Saw Pits in Tweedsmuir Village in 1855.

The Ordnance Survey map of 1855 of Tweedsmuir village shows two "saw pits".   One at Newbigging at top left of image and one  SW of Dykehead.   Saw pits were used for sawing tree trunks into planks using a two man saw.   The tree trunk was placed longitudinally over the pit , that was maybe about six feet deep.   One man stood in the pit holding the saw vertically while the second man straddled the pit with the top end of the saw. Helpers would help to move the tree along as the cut progressed   This was quite a skilled job. 

The question must be asked as to why there was a requirement for at least two saw pits?   My own view on this is that there must have been a general upgrade in building standards particularly in roofing where thatch was giving way to slated roofs.  This required not only roof struts, rafters  etc but also the sarking boards on to which the slates were nailed  The importance of having a slated roof is highlighted in the 1856/58 Ordnance Name Book for Tweedsmuir Parish where the first phrase of the description of several buildings was that it was slated.(1)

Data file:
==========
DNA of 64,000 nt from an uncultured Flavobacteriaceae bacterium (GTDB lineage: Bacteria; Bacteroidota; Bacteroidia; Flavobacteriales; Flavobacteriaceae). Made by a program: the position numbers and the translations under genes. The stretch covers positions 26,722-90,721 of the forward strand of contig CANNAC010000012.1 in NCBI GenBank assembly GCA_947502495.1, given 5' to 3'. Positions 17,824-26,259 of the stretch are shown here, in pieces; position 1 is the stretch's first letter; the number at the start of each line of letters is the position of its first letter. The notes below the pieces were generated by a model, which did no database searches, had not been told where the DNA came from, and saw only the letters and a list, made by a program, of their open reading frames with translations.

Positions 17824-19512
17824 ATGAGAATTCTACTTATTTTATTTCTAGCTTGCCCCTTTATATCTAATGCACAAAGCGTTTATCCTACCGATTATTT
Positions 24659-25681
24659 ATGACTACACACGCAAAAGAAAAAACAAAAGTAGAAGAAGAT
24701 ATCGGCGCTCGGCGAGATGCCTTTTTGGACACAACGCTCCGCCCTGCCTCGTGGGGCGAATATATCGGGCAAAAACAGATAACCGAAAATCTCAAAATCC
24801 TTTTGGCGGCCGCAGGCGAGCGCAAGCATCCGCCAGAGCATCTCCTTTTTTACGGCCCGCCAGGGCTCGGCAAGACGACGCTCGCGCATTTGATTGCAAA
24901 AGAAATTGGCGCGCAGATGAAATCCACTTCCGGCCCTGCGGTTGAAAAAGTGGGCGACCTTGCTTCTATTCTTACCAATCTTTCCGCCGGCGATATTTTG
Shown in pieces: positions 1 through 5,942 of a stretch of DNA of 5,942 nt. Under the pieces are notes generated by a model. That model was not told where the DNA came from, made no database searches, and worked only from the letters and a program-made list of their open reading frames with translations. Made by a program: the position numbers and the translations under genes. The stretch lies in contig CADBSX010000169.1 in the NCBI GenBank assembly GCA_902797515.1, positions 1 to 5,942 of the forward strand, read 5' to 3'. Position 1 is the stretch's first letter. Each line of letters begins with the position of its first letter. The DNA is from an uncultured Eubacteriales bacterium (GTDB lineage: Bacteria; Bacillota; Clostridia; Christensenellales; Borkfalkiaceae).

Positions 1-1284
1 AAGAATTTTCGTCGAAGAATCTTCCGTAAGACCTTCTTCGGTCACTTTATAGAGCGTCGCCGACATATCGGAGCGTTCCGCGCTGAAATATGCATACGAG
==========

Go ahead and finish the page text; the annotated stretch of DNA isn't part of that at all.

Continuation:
The first Tweedsmuir Kirk (1648-1874) started off with a thatched roof but by the time it was demolished in 1874 it had aquired a nice slate roof - image on right.



1)  Ordnance Name Book for Peeblesshire,1856/1858, Volume 44 for Tweedsmuir Parish. Slated roof reference for Crook Inn p15, for Dykehead p33.   Volune 7 for Drumelzier Parish, Polmood Farm.